This Day This Scripture Is Fulfilled preached in Jeffersonville, Indiana on February 19, 1965

But what Searching For Vindication found was not a great event, so great that the Associated Press would quickly travel to the little town of Jeffersonville, Indiana to cover this incredible breaking news that God had spoken from the heavens! 

There was not five hundred being baptized, not even close.  In fact, there was not even seventeen, the number Branham gives when he fabricates a story about God speaking from the heavens.

In fact, this is the only thing that the newspapers wrote about the event — which to them was simply about another few people seeking their salvation:

"FOURTEEN CONVERTED — Fourteen conversions are reported in a tent meeting conducted at Eighth and Pratt streets by the Rev. William Branham.

Not the five hundred, not even the seventeen.  And not some of the greater numbers Branham gives when he exaggerates this story with even more added details.

Such as the time that he claimed that five thousand were converted:

That day down there, about thirty-three years ago, or thirty-four, standing on the banks of the Ohio River there, at the bridge, and about five thousand people or more gathered on the banks. I was just about twenty years old, twenty-three, twenty-two or twenty-three years old, my first revival.

Go Awake Jesus preached in Shreveport, Louisiana on November 30, 1963:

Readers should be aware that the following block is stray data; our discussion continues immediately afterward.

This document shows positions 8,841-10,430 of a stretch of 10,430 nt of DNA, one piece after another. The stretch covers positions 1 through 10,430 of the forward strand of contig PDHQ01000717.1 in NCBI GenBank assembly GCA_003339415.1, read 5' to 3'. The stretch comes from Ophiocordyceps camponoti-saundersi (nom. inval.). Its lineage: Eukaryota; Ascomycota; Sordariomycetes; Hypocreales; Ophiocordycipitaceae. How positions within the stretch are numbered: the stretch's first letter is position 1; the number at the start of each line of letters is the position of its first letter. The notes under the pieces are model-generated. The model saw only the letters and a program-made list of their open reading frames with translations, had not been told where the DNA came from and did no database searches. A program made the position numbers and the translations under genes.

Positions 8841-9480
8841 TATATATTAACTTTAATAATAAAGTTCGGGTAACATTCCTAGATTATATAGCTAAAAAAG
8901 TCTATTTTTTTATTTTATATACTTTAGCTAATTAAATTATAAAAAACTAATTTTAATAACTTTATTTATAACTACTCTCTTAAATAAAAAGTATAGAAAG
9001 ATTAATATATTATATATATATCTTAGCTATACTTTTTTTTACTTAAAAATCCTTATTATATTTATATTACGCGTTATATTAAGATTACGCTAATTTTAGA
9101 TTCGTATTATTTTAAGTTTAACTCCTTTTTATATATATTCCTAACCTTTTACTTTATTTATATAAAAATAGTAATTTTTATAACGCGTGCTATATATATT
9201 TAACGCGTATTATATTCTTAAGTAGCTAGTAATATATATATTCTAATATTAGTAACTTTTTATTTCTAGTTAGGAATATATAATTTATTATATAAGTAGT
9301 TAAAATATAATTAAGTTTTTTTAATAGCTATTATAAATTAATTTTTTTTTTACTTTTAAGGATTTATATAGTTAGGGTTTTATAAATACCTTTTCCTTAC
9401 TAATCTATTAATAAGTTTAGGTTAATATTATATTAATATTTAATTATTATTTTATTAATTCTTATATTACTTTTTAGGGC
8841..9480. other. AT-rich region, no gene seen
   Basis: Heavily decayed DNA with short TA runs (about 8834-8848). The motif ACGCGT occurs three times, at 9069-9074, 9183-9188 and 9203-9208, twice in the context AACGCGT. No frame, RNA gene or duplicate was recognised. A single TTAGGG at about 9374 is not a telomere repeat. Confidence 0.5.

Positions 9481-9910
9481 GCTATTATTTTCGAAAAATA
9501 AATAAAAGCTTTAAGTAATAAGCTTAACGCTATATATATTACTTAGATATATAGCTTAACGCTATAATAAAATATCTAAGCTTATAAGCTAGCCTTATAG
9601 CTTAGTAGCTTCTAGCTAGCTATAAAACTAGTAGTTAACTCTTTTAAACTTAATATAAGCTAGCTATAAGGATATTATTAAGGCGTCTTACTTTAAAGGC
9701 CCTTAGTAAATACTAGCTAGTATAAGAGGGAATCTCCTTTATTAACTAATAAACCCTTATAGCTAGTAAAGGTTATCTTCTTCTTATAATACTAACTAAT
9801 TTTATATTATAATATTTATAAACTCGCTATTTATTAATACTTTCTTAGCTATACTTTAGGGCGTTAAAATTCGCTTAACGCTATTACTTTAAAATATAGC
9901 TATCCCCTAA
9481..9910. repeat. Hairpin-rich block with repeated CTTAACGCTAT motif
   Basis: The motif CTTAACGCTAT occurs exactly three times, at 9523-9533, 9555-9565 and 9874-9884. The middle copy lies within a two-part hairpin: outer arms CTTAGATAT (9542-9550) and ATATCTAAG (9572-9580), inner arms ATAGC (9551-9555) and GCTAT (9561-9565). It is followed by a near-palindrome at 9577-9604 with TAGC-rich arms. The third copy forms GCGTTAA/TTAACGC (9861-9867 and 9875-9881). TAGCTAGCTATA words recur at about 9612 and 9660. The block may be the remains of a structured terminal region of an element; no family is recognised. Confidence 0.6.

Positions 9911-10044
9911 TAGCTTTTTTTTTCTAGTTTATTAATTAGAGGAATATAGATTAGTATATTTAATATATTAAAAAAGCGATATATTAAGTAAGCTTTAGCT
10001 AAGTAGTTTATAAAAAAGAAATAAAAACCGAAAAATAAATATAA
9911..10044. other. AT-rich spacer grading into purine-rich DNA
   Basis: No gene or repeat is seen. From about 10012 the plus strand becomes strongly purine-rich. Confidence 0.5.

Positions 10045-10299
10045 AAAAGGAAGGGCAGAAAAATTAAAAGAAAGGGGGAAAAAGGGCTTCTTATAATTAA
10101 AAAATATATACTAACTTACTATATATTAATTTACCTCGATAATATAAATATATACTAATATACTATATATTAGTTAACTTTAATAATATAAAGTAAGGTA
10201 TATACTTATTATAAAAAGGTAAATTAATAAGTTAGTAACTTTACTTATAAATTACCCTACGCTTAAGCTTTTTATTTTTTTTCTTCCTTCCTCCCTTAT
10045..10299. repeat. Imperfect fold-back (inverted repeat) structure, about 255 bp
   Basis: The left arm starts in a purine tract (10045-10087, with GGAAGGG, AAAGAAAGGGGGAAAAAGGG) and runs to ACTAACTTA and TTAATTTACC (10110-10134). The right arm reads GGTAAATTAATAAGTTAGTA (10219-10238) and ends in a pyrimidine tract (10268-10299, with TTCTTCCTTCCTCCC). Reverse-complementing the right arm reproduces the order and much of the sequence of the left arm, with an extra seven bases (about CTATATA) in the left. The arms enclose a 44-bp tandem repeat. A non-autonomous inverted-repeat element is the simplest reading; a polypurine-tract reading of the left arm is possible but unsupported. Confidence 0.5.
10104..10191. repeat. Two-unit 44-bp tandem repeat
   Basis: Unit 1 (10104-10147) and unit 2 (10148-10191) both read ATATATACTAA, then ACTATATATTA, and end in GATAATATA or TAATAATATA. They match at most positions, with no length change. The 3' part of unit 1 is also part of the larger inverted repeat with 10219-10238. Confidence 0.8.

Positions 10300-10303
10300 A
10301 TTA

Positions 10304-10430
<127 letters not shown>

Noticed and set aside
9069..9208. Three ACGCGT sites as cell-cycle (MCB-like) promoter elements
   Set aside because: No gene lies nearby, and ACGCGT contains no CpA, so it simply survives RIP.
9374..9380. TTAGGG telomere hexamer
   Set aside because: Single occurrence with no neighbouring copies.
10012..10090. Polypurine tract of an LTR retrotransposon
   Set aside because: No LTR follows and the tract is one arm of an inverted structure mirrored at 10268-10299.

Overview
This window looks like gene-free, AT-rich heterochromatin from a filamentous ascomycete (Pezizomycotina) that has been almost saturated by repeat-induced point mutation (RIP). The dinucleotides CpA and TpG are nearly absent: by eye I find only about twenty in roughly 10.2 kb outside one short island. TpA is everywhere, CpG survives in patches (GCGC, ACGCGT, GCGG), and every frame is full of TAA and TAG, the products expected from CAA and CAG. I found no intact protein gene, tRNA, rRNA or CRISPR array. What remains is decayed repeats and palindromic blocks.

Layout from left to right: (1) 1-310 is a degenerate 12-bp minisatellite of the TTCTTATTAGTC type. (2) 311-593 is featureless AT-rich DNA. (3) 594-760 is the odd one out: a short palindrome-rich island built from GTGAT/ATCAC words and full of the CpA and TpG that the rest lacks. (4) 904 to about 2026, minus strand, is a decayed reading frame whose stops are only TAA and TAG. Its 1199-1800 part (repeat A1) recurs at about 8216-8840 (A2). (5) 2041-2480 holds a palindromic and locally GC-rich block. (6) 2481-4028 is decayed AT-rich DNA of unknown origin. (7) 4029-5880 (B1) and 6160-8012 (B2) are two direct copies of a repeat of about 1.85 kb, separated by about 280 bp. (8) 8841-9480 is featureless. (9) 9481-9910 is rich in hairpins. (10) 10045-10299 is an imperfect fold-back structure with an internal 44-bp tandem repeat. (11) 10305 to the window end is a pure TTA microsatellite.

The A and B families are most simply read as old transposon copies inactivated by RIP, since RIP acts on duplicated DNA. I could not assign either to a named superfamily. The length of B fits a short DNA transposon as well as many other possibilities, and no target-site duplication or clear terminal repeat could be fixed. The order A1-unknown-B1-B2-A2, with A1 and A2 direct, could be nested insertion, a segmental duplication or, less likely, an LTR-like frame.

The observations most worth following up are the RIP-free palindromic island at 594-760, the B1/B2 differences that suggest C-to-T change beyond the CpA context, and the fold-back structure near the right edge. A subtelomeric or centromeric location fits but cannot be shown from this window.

Yet he claims that TEN THOUSAND PEOPLE were standing there to witness it!

It's all down through the records. The first time that was ever taken, the Canadian newspaper packed it thirty-one years ago, across the whole province of Canada, all the provinces, the Dominion of Canada. Said, "A mystic Light appears over a minister while baptizing in the river." That was in 1930, at the foot of Spring Street at Jeffersonville, Indiana, when around ten thousand people was standing there. And I was baptizing my seventeenth person.

A Testimony Upon The Sea preached in Port Alberni, British Columbia, Canada on July 26, 1962:

I'm anxious to hear the upcoming results from the study on Branham's first years as a Pentecostal pastor in the church that the other Pentecostal Pastor Roy E. Davis started.  The same Roy E. Davis that was establishing the White Knights of the Ku Klux Klan, which would have been the one that taught William Branham the mystic knowledge of Freemasonry.

Even after everything I myself have uncovered in the many fabricated stories Branham told, this one shocks even me.  I had no idea that Branham was a Pentecostal minister before the flood.  I had no idea that he was preaching at a Pentecostal church — when practically the entire world believes that he started out as a Missionary Baptist preacher.

I knew that the story of the 1933 Baptism, specifically the part about the mystic light speaking from the heavens so that ten thousand people would witness God telling the world that William Branham was the "next forerunner" of Christ.